3D Printing – Remanufacturing the Manufacturing Industry

Object printed on metal 3d printer. A model created in a laser sintering machine close-up. DMLS, SLM, SLS technology. Concept of 4.0 industrial revolution. Progressive modern additive technology.

3D Printing – Remanufacturing the Manufacturing Industry

It was bound to happen sooner or later. While other business sectors have faced the disruption of digital, online communications and service delivery, traditional manufacturing has remained largely untouched by new waves of technology.

But, having that period of respite from facing the sorts of digital transformation that other sectors have endured might come at a staggering cost.

The bringer of change in manufacturing, 3D printing technology, has the potential to introduce seismic shifts in the sector. Changes not only to manufacturing processes but to supply chains, manufacturing business models and the competitive landscape. The 3D printing effect on manufacturing is grand, and it’s not stopping any time soon.

The 3D Printing Effect on Manufacturing

3D printing technology is also known as additive manufacturing. More than just another name, “additive manufacturing” defines one of the foundational changes to manufacturing brought about by 3D printers.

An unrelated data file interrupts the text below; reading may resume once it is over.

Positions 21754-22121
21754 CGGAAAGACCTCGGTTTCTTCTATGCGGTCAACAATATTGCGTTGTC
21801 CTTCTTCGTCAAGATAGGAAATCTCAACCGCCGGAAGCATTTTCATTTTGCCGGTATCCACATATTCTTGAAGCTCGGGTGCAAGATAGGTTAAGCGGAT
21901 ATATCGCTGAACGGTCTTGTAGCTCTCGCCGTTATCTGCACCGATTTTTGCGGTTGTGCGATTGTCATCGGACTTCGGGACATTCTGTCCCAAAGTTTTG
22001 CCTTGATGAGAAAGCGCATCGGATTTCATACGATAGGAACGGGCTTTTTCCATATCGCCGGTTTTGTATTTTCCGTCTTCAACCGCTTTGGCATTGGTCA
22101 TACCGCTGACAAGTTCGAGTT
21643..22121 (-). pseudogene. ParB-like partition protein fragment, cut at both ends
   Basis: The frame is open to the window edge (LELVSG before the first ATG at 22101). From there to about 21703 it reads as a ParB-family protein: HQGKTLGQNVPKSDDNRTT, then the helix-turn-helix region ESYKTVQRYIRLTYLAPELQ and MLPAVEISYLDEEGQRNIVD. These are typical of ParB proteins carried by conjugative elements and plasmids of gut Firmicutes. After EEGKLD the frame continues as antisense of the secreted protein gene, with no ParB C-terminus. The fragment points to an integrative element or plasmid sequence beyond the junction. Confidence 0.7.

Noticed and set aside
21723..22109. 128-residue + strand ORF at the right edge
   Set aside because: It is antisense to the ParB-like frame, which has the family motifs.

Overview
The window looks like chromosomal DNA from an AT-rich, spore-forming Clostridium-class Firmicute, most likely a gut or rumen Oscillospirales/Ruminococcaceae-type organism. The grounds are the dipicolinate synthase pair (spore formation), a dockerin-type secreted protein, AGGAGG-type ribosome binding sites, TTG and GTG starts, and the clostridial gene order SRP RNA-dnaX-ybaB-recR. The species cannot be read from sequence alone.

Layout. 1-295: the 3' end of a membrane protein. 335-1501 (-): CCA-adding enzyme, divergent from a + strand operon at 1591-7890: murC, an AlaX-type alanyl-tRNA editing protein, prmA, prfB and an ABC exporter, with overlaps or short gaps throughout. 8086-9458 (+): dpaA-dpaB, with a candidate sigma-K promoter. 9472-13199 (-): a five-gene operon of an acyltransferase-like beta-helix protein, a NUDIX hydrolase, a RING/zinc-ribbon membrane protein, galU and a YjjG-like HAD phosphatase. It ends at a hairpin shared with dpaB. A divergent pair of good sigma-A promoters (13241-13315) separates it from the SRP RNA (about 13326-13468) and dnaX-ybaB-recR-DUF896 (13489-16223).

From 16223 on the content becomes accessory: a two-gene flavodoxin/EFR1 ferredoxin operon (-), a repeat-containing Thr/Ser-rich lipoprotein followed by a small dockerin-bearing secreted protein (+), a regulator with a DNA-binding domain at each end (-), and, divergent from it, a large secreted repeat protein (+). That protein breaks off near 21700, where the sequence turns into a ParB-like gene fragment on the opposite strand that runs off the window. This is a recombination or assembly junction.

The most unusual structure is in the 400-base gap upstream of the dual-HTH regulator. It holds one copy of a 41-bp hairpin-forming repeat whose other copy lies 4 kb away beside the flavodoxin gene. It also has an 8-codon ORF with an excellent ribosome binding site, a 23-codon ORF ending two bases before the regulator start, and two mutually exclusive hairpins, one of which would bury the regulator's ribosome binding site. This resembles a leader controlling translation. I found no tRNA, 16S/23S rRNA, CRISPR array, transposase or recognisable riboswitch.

Manufacturing Methods – Additive Manufacturing vs Subtractive Manufacturing

Current manufacturing processes are predominantly built around subtractive manufacturing, where raw materials are refined into a finished product. Conversely, additive manufacturing adds material to create a finished product.

The immediate implication of shifting processes to additive manufacturing is the material cost savings due to less material waste.

When you consider that all subtractive manufacturing machinery, processes, and supply chains are disrupted by 3D printing, you see just how fundamental the transformation must be.

 

Everyone’s a Competitor 

For decades, all manufacturing was handled by manufacturers. But additive manufacturing puts the power of manufacturing on every desktop in the world. Manufacturers’ competitive playing field just became multi-dimensional.

 

Innovation, Customization, Speed, Location and Intellectual Property

These are among the new areas in which manufacturers are expected to compete. The faster you can innovate, offer customized product iterations, manufacture as close to your markets as possible and keep control of your ideas, the better you will be able to compete in additive manufacturing.

 

If you found this post helpful and would like to learn more about 3D printers, check out our post “The Best 3D Printer for Product Development and Designers”.

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